Rob Eshman’s casual assertion that Israel’s response to last week’s kidnappings and rocket attacks was unnecessarily cruel and destructive, squandering the vast sums of moral capital [it] has accrued in dealing with Hamas, misses the point. Consider what apparently prompted the attacks — acts of concession. Israel’s withdrawing from Gaza and its planned withdrawal from most of the West Bank.The sad reality is that good will gestures by Israel are a practical impossibility. Abandoning settlements, granting territory, releasing prisoners or easing security restrictions have never enhanced our image in the eyes of our enemies, including the Palestinians. Rather, such actions are taken as proof that the repulsive Jews are weakening.

As former IDF Chief of Staff Moshe Yaalon put it, concessions by Israel are viewed by its neighbors as a sign that it is a wounded animal, ripe for the kill. And history, both past and present, seems to affirm this.

As difficult as this may be for many of us to accept, we have seen it before. No good will gesture would have been appreciated, let alone spared the Jews of Nazi Germany. If Israel is to survive, it has no choice but to demonstrate its readiness to strike disproportionately, a nightmare burden it cannot avoid.

Mark Ellman
Los Angeles

Dangerous Moves

To all those Neville Chamberlains who have supported giving our Arab enemies land for peace, have you noticed something? Since Israel gave her enemies the Gaza, she has been attacked by the Muslim terrorists more fiercely than ever.Sharon shouldn’t have even considered giving land to Israel’s enemies any more than Begin should have given Egypt the Sinai. Both moves were misguided, naive and dangerous. Last time I looked at a map, the Arabs have so much land they don’t know what to do with it. Yet the Neville Chamberlains (Jews and non-Jews) want Israel to keep chopping away at its borders.

Anonymous
North Hollywood

Middle-Class Squeeze

Leonard Solomon’s discussion of the “Middle-Class Squeeze,” regarding supplementary schools (Letters, June 23), brings many issues to light. Yes, more middle-class families could opt for the supplementary school if it were in any way possible for the part-time schools to deliver a semblance of the intensity and comprehensive study of our rich heritage that day schools do provide. In part, this is the underlying reason for the day school success.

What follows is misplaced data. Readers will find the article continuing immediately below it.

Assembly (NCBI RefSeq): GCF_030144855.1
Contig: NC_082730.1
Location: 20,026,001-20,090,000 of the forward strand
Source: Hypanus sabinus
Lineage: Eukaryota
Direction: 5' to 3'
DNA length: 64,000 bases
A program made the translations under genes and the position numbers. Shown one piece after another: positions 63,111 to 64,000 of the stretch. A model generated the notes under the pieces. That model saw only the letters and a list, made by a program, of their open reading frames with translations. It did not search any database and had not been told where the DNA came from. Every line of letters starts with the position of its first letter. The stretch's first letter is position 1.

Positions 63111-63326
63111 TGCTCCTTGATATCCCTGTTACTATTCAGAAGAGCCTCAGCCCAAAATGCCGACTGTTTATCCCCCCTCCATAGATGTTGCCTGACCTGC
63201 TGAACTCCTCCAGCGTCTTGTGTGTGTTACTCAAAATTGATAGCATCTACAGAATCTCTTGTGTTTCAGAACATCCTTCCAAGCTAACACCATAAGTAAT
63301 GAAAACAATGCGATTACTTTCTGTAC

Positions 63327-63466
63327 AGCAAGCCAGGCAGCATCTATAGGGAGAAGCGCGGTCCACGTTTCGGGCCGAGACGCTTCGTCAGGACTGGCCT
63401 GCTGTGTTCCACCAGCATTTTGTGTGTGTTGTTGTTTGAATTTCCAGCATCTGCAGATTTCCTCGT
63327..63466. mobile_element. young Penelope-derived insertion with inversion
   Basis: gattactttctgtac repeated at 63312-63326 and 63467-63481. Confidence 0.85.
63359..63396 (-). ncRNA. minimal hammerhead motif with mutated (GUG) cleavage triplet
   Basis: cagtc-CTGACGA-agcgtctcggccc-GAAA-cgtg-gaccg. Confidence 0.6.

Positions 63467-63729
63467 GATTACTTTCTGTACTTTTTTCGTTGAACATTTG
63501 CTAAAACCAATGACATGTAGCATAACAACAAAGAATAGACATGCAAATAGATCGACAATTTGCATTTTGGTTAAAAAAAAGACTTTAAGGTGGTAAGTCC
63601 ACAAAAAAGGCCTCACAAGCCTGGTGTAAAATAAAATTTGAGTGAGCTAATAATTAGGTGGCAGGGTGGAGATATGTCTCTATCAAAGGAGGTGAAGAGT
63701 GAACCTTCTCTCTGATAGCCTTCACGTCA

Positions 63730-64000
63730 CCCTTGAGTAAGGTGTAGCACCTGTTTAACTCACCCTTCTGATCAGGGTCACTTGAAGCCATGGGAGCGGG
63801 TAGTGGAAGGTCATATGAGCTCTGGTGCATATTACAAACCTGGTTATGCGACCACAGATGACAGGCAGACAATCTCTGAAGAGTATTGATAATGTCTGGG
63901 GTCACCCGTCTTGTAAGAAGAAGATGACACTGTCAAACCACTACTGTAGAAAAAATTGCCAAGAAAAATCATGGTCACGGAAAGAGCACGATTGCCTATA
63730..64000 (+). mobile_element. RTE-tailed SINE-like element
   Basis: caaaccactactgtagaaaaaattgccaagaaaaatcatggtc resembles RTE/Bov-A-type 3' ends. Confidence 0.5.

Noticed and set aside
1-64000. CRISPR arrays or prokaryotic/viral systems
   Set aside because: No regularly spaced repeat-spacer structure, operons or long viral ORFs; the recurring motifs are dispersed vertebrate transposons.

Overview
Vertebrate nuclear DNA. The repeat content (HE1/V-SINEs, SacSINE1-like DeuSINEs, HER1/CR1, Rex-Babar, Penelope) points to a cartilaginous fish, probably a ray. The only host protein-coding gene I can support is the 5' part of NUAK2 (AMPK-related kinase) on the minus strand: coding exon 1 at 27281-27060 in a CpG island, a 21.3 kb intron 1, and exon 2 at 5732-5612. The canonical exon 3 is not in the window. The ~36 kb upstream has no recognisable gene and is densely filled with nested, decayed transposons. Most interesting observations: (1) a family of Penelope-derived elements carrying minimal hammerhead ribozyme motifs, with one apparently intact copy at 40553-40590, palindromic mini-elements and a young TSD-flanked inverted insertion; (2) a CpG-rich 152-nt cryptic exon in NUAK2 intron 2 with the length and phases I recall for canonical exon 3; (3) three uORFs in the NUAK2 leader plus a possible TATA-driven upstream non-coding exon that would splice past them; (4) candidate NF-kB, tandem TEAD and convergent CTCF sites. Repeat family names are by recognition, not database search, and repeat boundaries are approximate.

The culprit is not the Bureau of Jewish Education’s standards as suggested by Mr. Solomon. The bureau offers much to enrich the supplementary programs and assists with school tuitions. However, on the contrary, the greatest challenge to the supplementary schools is the lack of professional personnel ready and able to make a part-time commitment to the institution and the program.

During the glory days of supplementary education, a very different dynamic was operative. Professional teachers in the public schools sought additional income to supplement their low salaries. They invested their energy and expertise in the part-time endeavor.

We knew it was incumbent upon us to educate our children. We brought excitement, innovation, knowledge and professionalism to classrooms overflowing with children eager to be challenged, and we were professionally trained to do just that.

Today, those professionals interested in Jewish education can find satisfying careers in the full-time day schools. It is rare to find professionals serving in both types of schools, but there are some. It is clear that the supplementary schools are bereft of adequate leadership and pedagogically well-trained professionals. Therefore, the question remains: Where and how to find well trained, certified teachers for a part-time program?

Those at the helm do all that is possible with the limited time allotment and untrained staff of willing, warm bodies manning the classrooms.

Could you envision surgery being performed by lay people? Why then do we accept less than well-trained, adequate professionals in our schools attempting to educate our children?

All who desire a meaningful, intensive Jewish education coming from committed homes should be able to find education assistance for whatever their choice.This must become our community’s No. 1 responsibility and priority. How else to ensure the continuity of our people?

Sandra Radoff-Bernstein
Board Member
Bureau of Jewish Education
Los Angeles

The New York Times

Rob Eshman’s defense of The New York Times (“A Different War,” July 7) and stereotypical attack on the Bush administration is uncalled for. The New York Times and the Los Angeles Times published classified information, even though the administration asked them not to (The Wall Street Journal – a very pro-Israel publication heard that The New York Times was coming out with the story and unfortunately followed suit).

It is not a defense to say The Times weighed a “speculative risk against the public interest.” The Times should not be speculating on what risks are worthy of taking when it comes to the lives of Americans.

Contrary to what Eshman states, the “burden of proof” in showing the danger of revealing government secrets cannot be dismissed by simply claiming The Times disagrees. The administration thought there was a danger and the editor of The Times took it upon himself to conclude otherwise.

While the administration talked in general terms about the tracking of terrorist money, it gave no details how this would be done and our enemies did not know the specifics until provided by The Times.

It is simply reprehensible for Eshman to say that “when the conservative base” goes after The New York Times, he senses the attack is wrapped up with notions of “Jewish” and “liberals.” Many Democrats, including former Clinton advisers, say that great harm was done to a program that was effective in fighting terrorism.